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Brain breakthrough offers hope of speech for paralyzed individuals

  • 2 Min To Read
  • 6 months ago

In a recent breakthrough, scientists have developed a device that can convert brain signals into words for paralyzed individuals. This technology has the potential to revolutionize communication for people with conditions such as motor-neurone disease (MND) or paralysis caused by strokes or brain diseases. Two studies published in the journal Nature discuss the successful implementation of this technology.

One study conducted at Stanford University involved a participant named Pat Bennett, who suffers from MND. Surgeons implanted four sensors into Bennett's brain, specifically in areas that control speech. These sensors decode the brain signals associated with forming words, allowing an algorithm to translate them into actual words on a screen. After four months of training, the system was able to translate Bennett's speech at a rate of 62 words per minute, which is three times faster than previous technology. However, there were still errors in about one in ten words and a quarter of Bennett's extensive vocabulary.

In another study at the University of California San Francisco (UCSF), a participant named Ann, who has severe paralysis following a stroke, was able to speak through a digital avatar. More than 250 electrodes implanted on the surface of Ann's brain decoded her signals, and an algorithm recreated her voice based on a recording of her speaking at her wedding. This system achieved a rate of nearly 80 words per minute with a larger vocabulary and fewer mistakes than previous methods.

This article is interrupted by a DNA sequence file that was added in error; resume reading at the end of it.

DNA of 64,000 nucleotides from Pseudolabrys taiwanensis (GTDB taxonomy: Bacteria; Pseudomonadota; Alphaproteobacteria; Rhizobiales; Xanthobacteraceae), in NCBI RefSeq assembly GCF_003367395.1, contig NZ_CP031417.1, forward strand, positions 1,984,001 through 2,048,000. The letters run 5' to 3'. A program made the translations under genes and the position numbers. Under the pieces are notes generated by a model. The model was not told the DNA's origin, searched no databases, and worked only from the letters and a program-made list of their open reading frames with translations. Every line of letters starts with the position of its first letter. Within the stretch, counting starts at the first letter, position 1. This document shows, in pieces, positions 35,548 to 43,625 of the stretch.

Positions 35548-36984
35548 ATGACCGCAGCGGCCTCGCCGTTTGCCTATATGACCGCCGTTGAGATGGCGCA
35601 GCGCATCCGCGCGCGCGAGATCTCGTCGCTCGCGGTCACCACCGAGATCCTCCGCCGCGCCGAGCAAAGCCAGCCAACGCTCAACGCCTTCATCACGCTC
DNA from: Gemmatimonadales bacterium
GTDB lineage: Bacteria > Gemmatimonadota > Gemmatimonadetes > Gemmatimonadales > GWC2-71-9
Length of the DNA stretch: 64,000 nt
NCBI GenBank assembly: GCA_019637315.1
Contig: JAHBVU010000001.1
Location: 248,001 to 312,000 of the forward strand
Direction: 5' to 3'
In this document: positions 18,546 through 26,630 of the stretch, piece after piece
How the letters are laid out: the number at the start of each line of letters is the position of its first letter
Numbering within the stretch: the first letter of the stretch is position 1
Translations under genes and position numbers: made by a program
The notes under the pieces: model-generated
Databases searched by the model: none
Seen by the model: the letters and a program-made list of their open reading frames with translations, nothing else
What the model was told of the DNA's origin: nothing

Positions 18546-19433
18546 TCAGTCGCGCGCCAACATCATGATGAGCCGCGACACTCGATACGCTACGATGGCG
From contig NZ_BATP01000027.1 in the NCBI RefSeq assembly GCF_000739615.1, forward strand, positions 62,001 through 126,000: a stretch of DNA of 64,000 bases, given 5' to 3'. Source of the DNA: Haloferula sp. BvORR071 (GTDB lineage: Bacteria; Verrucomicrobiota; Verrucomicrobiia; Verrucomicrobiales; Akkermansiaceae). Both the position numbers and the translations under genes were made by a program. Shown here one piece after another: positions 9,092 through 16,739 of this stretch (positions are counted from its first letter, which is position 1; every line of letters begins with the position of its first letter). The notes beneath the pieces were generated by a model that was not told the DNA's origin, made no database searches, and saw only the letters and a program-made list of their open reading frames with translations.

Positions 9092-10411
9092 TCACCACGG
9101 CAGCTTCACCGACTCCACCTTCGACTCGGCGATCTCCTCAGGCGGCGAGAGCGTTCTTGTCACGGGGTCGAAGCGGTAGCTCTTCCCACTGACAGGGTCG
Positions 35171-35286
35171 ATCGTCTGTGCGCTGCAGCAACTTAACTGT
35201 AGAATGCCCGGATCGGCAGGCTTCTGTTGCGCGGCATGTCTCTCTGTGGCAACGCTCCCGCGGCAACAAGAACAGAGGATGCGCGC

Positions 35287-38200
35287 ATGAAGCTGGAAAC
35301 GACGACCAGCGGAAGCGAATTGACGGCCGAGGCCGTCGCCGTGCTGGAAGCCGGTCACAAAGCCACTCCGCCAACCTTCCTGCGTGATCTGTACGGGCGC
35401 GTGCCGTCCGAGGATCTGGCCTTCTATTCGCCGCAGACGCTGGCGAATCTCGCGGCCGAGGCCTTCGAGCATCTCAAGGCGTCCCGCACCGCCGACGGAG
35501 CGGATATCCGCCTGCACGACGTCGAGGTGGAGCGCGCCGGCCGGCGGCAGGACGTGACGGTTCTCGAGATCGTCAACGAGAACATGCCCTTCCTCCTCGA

Both studies highlight the potential of this technology to restore communication abilities to individuals who have lost their ability to speak. However, researchers acknowledge that there is still work to be done before this technology can be used in everyday life. The current error rate and limitations in vocabulary size need to be addressed. Nonetheless, the progress made is a significant step forward.

The use of artificial intelligence (AI) has played a crucial role in these advancements, and researchers are now looking into turning this technology into a medical device. At present, individuals with MND can use eye-tracking systems to communicate, but it can be time-consuming. The MND Association is excited about the potential of this research, although they caution that it is still in its early stages.

Overall, these studies demonstrate the potential of brain-computer interfaces to enable paralyzed individuals to communicate effectively. With continued advancements in technology and AI, the hope is that real-time communication at a natural pace can be achieved, allowing individuals to maintain relationships and participate in daily activities more easily.

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